antiTree | posts and projects
posted by antitree on Aug 11, 2017

I’ve written about customizing PhantomJS to defend against fingerprinting but I never really looked at what affect Selenium (the driver that control lots of different Browsers) has on the fingerprintability of say something like the Tor Browser Bundle.

Some people at the Tor Project are looking into using tor-browser-selenium or the like to automate control of a Tor Browser instance. For tasks like trying to detect whether an exit is manipulating content to the user it would be useful to emulate exactly what a user’s experience would be with TBB.

If your goal is to make sure that automated requests look just like a normal user request, then Selenium’s has to prevent any fingerprintable differences.

Fingerprintable By Design

In the past, Selenium has been fingerintable… by design. Thanks to the W3C Webdriver specification, which says:

The webdriver IDL attribute of the Navigator interface must return the value of the webdriver-active flag, which is initially false.

This property allows websites to determine that the user agent is under control by WebDriver, and can be used to help mitigate denial-of-service attacks.

So Selenium should set the document.webdriver object to true.

You can still test this yourself: Use the tbselenium example below and drop to the JavaScript console of the browser. Check out window.navigation.webdriver and you might go “Oh no!.”

from tbselenium.tbdriver import TorBrowserDriver
with TorBrowserDriver("/home/USERNAME/.local/share/tor-project_en-US") as driver:

But the mitigation is that FireFox currently blocks this by deleting (blocking?) that object when a page executes making it inaccessible to the page itself. So even if you had a malicious page execute arbitrary JavaScript, it can’t access navigator.webdriver value.

Selenium-Specific Browser Elements

What about other properties that are set? I wanted to compare the DOM between browsers. One is the normal Tor Browser Bundle and one is the same bundle using Selenium to control it. Below are the results diffing the DOMs between both browser instances:

< history	History { length: 2, scrollRestoration: "auto", state: null }
> history	History { length: 1, scrollRestoration: "auto", state: null }
< mozPaintCount	6
> mozPaintCount	5

This is showing is there are really no differences at all. mozPaintCount apparently is how many times the screen has been “painted”. I don’t know. The history differences is just because my normal TBB opens 2 tabs by default and the Selenium version doesn’t. That’s not something you’d be able to use.


The other area I wanted to look at was webdriver capabilities. Every webdriver must have a set of capabilities per the webdriver spec. These are properties like the user agent or the platform. Or it could control whether or not a feature has been enabled. Then there are “extension capabilities” which are browser specific. If tbselenium included custom extension capabilities it could affect the privacy of the browser.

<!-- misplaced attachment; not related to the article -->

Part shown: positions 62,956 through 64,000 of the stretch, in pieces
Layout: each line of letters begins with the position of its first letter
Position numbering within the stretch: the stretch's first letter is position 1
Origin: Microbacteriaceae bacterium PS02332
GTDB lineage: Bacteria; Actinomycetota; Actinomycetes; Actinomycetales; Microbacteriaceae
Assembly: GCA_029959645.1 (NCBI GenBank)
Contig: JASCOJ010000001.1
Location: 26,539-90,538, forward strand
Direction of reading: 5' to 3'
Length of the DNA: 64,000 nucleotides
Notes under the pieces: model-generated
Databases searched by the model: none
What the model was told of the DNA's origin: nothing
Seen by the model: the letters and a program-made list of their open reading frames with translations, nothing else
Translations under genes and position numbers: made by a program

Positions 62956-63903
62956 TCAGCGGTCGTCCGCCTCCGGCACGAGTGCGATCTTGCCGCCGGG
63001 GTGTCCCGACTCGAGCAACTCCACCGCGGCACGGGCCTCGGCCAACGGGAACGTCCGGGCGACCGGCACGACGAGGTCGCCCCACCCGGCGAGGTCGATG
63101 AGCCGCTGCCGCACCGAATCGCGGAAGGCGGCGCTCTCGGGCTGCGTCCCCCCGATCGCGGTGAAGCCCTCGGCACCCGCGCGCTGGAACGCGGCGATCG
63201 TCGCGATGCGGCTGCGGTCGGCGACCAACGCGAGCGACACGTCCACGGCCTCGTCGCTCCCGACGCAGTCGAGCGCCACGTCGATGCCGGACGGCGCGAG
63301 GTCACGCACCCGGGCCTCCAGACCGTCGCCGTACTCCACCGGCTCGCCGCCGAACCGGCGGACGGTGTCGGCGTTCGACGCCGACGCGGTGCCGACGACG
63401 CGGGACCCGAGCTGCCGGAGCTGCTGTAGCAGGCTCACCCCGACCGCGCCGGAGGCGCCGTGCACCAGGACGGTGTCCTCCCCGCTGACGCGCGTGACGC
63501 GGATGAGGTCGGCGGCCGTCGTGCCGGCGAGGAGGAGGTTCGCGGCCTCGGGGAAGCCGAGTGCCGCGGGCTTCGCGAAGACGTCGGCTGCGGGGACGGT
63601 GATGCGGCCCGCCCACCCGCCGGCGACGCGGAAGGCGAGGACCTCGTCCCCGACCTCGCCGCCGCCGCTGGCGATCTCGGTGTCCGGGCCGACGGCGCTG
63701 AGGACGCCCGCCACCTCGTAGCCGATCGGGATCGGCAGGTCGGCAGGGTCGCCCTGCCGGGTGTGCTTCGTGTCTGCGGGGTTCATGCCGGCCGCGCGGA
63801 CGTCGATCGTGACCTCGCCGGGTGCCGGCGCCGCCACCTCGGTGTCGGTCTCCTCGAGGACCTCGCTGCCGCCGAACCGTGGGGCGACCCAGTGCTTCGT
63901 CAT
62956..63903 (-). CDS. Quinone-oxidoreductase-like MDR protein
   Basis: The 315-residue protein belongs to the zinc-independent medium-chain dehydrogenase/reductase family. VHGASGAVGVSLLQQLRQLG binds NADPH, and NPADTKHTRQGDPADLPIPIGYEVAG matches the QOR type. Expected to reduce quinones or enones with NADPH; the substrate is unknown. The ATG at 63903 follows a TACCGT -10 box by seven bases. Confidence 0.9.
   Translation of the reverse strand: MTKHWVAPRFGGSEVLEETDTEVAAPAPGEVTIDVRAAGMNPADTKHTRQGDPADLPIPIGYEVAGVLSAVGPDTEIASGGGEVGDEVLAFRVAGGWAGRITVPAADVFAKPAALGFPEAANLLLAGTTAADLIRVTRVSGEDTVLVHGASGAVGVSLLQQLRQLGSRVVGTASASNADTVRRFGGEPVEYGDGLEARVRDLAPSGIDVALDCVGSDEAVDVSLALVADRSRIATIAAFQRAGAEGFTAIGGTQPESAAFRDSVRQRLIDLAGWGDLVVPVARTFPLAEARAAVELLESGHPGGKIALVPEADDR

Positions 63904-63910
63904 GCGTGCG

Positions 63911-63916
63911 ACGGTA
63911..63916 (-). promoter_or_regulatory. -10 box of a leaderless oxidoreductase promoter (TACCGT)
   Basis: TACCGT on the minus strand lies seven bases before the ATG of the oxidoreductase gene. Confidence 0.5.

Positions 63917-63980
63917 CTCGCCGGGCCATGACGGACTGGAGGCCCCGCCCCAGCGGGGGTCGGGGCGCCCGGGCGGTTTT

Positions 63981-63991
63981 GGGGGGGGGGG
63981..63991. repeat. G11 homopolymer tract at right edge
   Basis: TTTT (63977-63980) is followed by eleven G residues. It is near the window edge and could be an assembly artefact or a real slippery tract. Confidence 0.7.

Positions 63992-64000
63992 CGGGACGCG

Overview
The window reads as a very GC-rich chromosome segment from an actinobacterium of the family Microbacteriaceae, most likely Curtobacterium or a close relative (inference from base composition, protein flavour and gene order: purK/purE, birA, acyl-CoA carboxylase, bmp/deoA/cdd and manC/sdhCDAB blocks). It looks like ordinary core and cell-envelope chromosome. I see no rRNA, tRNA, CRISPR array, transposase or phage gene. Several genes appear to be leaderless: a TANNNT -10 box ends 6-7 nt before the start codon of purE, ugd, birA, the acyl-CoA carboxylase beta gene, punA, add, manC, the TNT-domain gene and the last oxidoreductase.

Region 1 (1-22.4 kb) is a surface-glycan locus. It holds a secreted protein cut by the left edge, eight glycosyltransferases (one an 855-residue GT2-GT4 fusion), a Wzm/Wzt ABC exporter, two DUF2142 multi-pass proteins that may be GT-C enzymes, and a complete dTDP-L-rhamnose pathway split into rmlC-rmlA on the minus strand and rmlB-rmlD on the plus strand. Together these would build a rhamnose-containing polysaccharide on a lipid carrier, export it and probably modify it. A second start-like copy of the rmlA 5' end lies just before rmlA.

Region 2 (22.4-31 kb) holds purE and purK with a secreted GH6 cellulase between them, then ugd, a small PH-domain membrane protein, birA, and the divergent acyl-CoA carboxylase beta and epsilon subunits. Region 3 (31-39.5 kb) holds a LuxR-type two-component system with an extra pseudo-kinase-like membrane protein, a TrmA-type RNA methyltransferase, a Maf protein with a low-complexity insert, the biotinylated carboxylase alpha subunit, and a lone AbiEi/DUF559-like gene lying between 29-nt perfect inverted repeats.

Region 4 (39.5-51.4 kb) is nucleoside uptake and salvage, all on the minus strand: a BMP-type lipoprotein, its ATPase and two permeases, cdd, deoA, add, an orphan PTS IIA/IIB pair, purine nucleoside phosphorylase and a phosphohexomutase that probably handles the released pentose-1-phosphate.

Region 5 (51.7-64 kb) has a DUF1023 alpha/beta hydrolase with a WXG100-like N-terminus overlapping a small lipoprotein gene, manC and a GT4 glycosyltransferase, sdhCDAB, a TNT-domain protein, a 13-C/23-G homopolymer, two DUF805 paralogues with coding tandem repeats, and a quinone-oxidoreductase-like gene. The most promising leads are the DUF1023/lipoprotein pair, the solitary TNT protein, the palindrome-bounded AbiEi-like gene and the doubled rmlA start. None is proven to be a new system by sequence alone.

Right now those capabilities for tbselenium the same ones as Firefox, with some defaults enabled * handlesAlerts: The browser can handle popup alerts * databaseEnabled: Apparently enabled to be able to load content on a page. * javascriptEnabled: Interesting choice by default but mirrors TBB defaults. * browserConnectionEnabled: This one is more concerning but I don’t know exactly what the implciations are.

The Selenium documentation says that browserConnectionEnabled determines

Whether the session can query for the browser’s connectivity and disable it if desired.

Does that mean turn off things like proxy settings or important network controls? I really don’t know.


From what I can see now, these are the types of threats you’d want to look out for:

  • WebDriver protocol listner: Selenium operates by implementing an HTTP service to communication between your script and the browser. If that ends up being accessible in some way to an attacker this would be an easy point of attack and probably really catastrophic overall since they could control your session.
  • DoS conditions: Adding another layer on top of the browser increases the attack footprint for a DoS condition which, in this case, would be an easy way to prevent visits from automated scanners. The most likely case being an unhandled exception in your code.
  • Misconfigured Capabilities: If the default capabilities change in the driver or Selenium changes them upstream or tbselenium changes them, you risk being able to be fingerprinted or worse. You can manually set these using the Selenium.DesiredCapabilities module.

There’s really only so much you can do. Browsers are fingerprintable especially when you think about the capabilties of machine learning. It’s just about limiting the attack surface as much as possible.